Juneteenth is an unofficial American holiday and an official Texas state holiday, celebrated annually on the 19th of June in the United States to commemorate the announcing of federal orders in Texas, on June 19, 1865, that all slaves in Texas were now free.
June 19 is celebrated as Juneteenth, the anniversary of the day in 1865 that Union forces announced in Texas that slaves were free, more than two years after President Lincoln signed the Emancipation Proclamation.
The holiday comes as companies are promising investors and employees they are working on tangible change to tackle systemic racism.
Although the Emancipation Proclamation had formally freed them almost two and a half years earlier and the American Civil War had largely ended with the defeat of the Confederate States in April, Texas was the most remote of the slave states, with a low presence of Union troops, so enforcement of the proclamation had been slow and inconsistent.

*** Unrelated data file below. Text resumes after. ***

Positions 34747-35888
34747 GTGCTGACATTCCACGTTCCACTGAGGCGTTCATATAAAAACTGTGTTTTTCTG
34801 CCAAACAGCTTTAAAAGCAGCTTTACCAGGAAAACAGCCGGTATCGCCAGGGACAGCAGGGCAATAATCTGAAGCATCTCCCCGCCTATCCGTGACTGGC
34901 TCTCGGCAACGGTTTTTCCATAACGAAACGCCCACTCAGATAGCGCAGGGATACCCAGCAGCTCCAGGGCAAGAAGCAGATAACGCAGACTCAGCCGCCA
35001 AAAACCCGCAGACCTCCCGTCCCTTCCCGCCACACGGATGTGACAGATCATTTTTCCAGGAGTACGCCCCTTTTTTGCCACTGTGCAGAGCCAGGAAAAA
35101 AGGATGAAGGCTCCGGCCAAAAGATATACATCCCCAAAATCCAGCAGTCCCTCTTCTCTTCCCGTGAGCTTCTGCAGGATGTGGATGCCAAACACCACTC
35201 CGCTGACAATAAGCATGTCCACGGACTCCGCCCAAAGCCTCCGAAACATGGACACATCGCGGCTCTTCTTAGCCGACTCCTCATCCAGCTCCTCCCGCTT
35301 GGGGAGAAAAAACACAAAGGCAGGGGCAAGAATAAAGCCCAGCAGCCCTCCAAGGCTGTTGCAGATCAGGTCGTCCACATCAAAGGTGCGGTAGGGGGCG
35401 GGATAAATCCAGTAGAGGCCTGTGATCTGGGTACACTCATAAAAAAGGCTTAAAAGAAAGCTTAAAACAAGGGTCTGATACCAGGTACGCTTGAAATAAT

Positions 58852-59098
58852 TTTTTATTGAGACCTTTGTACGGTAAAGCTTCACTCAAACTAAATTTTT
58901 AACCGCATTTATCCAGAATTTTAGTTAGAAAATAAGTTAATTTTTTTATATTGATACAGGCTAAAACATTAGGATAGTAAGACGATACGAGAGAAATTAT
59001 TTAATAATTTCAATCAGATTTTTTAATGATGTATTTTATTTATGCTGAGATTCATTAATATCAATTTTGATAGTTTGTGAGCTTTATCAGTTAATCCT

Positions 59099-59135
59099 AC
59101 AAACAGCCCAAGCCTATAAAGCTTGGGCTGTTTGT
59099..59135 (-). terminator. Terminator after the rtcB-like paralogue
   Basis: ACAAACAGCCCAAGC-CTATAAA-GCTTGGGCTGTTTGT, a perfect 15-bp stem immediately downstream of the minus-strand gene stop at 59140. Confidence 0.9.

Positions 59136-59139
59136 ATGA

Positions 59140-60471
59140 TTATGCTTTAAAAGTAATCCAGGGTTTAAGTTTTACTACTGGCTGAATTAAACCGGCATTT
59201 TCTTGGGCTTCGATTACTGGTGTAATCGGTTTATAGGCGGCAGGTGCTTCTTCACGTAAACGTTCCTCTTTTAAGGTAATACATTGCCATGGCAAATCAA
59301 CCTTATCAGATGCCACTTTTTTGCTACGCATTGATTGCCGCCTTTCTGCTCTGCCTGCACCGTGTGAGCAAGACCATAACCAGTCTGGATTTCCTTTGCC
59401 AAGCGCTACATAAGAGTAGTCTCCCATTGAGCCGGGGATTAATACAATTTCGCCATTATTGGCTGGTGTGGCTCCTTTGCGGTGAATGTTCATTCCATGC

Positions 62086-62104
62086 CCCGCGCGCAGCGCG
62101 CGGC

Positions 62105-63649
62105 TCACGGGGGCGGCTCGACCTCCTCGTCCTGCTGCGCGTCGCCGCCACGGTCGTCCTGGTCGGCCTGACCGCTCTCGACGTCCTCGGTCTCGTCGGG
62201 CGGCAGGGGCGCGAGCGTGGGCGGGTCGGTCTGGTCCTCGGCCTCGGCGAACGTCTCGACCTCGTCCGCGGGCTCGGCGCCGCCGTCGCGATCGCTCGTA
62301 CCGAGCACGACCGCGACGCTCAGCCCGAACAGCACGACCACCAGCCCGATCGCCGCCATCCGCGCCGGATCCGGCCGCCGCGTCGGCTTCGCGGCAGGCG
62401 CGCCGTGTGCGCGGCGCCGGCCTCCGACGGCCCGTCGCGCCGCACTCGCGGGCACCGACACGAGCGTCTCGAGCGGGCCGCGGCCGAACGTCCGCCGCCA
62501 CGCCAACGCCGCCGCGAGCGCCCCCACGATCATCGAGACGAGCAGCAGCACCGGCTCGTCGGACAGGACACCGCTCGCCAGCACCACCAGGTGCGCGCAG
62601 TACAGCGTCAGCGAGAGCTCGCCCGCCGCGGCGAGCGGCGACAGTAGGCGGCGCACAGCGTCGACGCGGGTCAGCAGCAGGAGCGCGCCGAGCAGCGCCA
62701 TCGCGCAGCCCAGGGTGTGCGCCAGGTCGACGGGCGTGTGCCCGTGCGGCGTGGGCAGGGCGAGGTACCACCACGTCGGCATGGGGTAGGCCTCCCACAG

Slavery in the United States did not officially end until the ratification of the Thirteenth Amendment to the Constitution of the United States on December 6, 1865, which abolished slavery entirely in all of the U.S. states and territories.
Modern observance is primarily in local celebrations. Traditions include public readings of the Emancipation Proclamation, singing traditional songs, and reading of works by noted African-American writers such as Ralph Ellison and Maya Angelou.
Many companies are giving their employees a day off or a day of reflection.